What causes climate change?
Earth’s temperature depends on how much of the sun’s energy is absorbed and how much is released. If sunlight hits something light in color, it bounces straight back to space. If it hits something darker, it becomes heat. Some of this heat also escapes into space — how much depends on the composition of our atmosphere. Gases like methane and carbon dioxide slow the escape of heat. Methane traps more heat, but because it breaks down quickly, it doesn’t build up decade after decade in the same way that CO2 does.
In 1910, CO2 levels in the atmosphere were around 300 parts per million — today they are well over 400ppm. A lot of our excess C02 is being absorbed by the ocean — this leads to ocean acidification which causes major problems for ocean life. For example, it prevents shellfish from growing stable shells, making it impossible for them to survive!
Are we sure humans are causing climate change?
Yes! Scientists can tell where different C02 molecules come from based on their isotopes — and this proves that much of the new the CO2 in the atmosphere comes from fossil fuel consumption.
Why do people say the world will end in 12 years?
That number comes from the United Nations Intergovernmental Panel on Climate Change. In the SR15 report, released in November 2018, scientists were asked to model the difference between 1.5° and 2° of warming. They found that conditions at 2° of warming would be much worse. The 12-year estimate is based on the report’s finding that we must halve emissions in 12 years (and get to net-zero by 2040) if we want to keep warming at 1.5°. The worst impacts won’t hit immediately in 2030 — but if we don’t cut emissions by then, we won’t be able to prevent 2 degrees of warming from hitting later in the century.
Is a couple of degrees of warming really that bad?
Maybe 2 degrees of warming doesn’t actually sound so bad. But that is the average warming – the heat isn’t spread evenly around the world or throughout the year. Warming can come in heat waves or concentrate in certain areas. Some areas will become uninhabitable, creating millions of climate refugees. Warmer air also holds more moisture and that means more rain in some places and droughts elsewhere. There will be bigger hurricanes and more wildfires. Slight temperature changes can have massive impacts on plants and animals. We don’t exactly know how much warming it will take to push any given species to extinction. And species depend on one another — so when one species migrates or dies, other species will also collapse. Fish are moving further away from the equator every year. Insect and plankton populations are ALREADY collapsing. The rate of extinction is already thousands of times higher than normal — and so far, we’ve only seen about 1 degree of warming.
The IPCC previously aimed to keep warming ‘well under 2 degrees’ — but they didn’t have a clear understanding of what exactly the difference was between 1.5 and 2 degrees of warming until the SR15 report was released.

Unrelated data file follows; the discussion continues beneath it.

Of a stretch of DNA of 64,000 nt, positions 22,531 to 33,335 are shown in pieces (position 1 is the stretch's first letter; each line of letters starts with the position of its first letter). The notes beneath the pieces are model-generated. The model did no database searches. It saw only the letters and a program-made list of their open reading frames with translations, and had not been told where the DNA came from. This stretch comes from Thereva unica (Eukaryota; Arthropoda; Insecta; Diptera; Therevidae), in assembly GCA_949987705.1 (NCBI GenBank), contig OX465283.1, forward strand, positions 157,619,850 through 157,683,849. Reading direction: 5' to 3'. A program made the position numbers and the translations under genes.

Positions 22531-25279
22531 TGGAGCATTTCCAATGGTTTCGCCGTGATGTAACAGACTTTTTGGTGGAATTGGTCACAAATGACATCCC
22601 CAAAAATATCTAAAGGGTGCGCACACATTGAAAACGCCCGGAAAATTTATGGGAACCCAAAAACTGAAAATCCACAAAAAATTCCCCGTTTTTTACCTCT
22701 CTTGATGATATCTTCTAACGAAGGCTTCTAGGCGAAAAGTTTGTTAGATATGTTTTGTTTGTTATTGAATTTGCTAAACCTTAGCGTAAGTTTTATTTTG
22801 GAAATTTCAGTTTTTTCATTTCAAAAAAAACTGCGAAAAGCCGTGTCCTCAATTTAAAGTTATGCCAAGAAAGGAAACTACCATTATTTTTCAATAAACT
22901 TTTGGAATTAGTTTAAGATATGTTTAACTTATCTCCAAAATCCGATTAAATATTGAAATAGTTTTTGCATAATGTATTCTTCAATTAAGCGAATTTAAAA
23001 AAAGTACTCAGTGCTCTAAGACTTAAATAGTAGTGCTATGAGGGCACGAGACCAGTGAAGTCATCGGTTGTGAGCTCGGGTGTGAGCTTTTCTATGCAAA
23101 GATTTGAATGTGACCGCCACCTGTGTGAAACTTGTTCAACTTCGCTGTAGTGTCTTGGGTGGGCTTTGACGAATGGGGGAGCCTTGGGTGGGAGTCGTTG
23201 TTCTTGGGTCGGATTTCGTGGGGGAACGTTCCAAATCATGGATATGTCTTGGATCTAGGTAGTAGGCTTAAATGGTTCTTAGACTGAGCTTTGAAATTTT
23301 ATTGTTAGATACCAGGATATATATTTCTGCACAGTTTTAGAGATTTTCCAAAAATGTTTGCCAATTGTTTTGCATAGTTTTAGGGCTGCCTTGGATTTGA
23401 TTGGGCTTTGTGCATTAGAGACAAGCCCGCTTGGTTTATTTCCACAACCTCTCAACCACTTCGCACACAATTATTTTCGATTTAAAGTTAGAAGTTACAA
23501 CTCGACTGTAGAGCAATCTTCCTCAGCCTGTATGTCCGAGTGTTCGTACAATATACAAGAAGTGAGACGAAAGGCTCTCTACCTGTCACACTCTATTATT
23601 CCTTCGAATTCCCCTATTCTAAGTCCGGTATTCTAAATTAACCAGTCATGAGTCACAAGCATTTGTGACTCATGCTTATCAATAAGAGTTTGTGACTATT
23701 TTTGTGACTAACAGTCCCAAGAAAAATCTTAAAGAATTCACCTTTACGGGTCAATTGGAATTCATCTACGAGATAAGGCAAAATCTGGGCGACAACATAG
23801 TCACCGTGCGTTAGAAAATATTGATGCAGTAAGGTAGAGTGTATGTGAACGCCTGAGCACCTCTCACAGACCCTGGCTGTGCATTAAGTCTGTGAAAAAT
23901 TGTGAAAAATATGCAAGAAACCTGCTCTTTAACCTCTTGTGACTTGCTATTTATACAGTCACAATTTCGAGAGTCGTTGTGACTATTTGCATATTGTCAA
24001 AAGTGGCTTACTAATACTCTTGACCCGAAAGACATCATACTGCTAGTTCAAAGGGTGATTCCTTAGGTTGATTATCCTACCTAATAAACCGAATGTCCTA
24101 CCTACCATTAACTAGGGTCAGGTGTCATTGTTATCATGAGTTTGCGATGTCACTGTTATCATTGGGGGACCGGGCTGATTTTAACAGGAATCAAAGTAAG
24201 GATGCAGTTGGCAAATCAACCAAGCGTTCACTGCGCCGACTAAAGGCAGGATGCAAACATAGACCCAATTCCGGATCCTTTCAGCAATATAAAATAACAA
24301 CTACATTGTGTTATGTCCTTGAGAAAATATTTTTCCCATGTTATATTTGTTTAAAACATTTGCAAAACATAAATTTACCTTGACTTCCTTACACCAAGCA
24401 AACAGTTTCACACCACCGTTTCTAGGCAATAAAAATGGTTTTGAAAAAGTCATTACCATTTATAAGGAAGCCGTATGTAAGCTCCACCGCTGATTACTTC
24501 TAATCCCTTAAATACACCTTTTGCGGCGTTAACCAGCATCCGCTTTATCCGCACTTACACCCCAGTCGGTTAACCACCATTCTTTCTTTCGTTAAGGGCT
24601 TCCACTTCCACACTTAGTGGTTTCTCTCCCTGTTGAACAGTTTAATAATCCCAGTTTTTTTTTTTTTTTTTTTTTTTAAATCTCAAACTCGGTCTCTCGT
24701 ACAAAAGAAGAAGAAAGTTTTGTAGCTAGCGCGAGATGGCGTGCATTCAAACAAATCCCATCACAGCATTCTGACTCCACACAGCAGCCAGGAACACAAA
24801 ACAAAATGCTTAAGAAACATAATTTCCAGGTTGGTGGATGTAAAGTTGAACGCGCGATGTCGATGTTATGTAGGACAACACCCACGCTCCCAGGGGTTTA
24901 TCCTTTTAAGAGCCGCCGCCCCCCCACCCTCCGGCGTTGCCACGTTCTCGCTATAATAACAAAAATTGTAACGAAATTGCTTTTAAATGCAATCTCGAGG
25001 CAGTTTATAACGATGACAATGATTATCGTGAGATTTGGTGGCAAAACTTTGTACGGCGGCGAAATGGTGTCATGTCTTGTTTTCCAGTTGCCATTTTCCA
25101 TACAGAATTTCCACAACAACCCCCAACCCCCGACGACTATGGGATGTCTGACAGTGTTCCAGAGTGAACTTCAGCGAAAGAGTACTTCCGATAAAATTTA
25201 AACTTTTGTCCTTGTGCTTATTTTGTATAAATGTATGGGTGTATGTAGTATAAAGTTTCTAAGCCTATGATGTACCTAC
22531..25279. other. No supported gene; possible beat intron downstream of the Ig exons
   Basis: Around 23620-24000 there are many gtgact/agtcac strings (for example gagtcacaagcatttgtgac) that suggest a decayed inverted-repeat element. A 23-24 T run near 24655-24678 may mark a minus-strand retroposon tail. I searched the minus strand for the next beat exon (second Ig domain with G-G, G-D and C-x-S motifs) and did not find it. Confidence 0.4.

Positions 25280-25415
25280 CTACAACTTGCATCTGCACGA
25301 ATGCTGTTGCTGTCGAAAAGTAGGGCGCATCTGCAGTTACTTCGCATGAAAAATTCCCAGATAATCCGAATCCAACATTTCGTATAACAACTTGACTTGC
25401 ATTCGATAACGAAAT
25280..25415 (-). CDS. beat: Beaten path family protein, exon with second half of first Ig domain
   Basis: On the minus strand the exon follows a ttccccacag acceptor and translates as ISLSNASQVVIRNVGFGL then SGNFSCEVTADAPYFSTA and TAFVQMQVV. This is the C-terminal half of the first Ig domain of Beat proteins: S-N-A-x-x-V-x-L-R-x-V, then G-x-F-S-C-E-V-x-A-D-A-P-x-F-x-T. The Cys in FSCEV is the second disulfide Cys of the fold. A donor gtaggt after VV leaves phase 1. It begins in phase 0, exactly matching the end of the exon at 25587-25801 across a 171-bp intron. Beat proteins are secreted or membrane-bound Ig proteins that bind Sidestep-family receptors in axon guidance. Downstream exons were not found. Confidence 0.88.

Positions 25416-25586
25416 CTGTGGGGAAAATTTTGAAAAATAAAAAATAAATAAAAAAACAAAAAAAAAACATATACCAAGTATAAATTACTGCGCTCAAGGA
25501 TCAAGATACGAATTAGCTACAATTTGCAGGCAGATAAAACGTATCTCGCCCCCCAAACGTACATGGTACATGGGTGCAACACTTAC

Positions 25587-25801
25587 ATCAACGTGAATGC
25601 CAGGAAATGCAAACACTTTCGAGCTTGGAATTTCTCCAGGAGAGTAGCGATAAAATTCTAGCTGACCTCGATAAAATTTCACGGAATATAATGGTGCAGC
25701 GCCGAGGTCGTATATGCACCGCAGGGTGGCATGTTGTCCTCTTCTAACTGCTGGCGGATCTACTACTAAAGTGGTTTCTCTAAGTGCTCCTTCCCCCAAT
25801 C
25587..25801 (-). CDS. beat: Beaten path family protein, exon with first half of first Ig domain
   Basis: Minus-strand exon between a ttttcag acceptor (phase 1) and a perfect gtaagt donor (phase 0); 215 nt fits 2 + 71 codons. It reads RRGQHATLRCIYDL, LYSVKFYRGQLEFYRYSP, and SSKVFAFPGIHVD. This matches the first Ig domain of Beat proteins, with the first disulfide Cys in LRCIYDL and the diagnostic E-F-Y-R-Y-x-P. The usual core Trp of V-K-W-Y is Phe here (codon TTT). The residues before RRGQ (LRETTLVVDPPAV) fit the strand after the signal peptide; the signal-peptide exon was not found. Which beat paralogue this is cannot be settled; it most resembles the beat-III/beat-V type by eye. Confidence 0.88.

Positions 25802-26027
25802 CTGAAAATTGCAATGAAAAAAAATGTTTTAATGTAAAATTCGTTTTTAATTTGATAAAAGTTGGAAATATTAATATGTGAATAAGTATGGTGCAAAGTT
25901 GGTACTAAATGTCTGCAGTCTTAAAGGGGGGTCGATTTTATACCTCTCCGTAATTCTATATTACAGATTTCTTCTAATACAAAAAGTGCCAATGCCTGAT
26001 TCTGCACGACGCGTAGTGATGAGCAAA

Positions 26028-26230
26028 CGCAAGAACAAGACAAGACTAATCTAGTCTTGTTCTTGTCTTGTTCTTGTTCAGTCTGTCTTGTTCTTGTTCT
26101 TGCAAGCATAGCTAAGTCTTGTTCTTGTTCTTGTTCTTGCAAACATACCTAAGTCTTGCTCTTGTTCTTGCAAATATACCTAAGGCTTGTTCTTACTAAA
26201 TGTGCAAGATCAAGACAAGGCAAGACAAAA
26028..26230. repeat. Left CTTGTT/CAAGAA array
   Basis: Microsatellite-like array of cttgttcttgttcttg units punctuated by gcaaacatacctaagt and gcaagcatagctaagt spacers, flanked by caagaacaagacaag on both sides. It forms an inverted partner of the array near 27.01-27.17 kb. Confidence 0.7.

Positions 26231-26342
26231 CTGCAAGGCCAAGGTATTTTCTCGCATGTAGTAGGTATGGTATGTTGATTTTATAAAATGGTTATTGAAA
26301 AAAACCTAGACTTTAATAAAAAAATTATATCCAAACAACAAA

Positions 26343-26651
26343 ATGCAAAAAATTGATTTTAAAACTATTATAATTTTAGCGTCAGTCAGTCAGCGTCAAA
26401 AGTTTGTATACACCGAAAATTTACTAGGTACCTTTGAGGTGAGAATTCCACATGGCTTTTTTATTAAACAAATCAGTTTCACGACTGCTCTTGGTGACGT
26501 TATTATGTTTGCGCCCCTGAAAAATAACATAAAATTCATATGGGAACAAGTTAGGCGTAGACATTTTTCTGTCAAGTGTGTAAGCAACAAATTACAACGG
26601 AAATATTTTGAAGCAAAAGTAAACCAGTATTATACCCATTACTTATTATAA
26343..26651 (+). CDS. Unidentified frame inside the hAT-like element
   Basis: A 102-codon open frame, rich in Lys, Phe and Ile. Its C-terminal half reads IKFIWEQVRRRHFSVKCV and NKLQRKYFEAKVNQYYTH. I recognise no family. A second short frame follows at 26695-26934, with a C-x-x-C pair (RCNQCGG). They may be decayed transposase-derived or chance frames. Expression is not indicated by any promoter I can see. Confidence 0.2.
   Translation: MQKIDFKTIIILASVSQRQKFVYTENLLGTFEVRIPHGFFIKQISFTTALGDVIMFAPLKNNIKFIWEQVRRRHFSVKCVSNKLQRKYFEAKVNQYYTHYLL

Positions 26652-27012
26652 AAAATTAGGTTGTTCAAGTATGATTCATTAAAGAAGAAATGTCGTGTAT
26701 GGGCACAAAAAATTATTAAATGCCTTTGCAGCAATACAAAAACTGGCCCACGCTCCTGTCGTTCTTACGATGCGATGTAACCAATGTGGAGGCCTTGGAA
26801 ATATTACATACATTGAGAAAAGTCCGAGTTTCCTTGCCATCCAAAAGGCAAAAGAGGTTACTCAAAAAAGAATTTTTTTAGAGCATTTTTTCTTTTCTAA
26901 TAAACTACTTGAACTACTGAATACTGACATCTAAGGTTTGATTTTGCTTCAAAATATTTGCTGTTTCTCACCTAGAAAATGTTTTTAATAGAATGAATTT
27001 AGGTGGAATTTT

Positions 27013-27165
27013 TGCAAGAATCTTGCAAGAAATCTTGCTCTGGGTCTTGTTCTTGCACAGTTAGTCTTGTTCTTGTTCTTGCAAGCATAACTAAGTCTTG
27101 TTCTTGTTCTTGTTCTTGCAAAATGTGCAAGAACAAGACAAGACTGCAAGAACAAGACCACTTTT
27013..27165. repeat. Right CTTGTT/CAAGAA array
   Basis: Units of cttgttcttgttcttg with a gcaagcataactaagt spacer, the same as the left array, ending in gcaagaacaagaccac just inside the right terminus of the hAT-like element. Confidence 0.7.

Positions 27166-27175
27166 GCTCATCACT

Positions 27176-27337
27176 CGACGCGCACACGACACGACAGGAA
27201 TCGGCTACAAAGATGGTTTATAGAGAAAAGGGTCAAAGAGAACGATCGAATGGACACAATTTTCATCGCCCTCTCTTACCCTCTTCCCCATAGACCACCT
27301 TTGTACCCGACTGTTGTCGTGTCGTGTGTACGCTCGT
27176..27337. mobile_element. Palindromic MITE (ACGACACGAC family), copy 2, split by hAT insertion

As you can see, coral will be completely wiped out at 2 degrees of warming. Sea level rise will be much higher and crop yields will be much lower. Heat waves will be longer as well — leading to more deaths from heat exhaustion.
The real problem, though, is that we aren’t even on track for 2 degrees of warming — scientists estimate that we are headed for 3 or 4 degrees of warming. And those numbers could completely collapse civilization due to food and water shortages and unprecedented losses in the real estate market.
But world governments are fixing it right?
No! Not even close. We are barely doing anything. Emissions reached new all-time highs in 2018 and again in 2019 — when the science says they must be falling by 7% every single year. This is despite treaty after treaty in which nearly every country on earth pledged to rapidly reduce emissions.
This chart shows how fast emissions would have to fall (notice that they have to go BELOW zero!) to remain under 1.5 or 2 degrees of warming. The purple band is the pledges countries made under the Paris Agreement (2.6-3.2C). But most countries – including Canada – haven’t implemented policies to match their pledges, so the green band is the most likely outcome (3.1-3.7C) and the orange band (where billions of people either migrate or die) is still a real possibility. Especially if we see more back pedalling of the type that is currently on display in Ontario, Australia, the United States and Brazil.
Another problem is the ‘production gap.’ Most international accords count emissions created within each country — but not exported fossil fuels. Most fossil-fuel producing countries are claiming they can reduce their own emissions while cranking up fossil fuel production — somebody (or maybe everybody) is lying.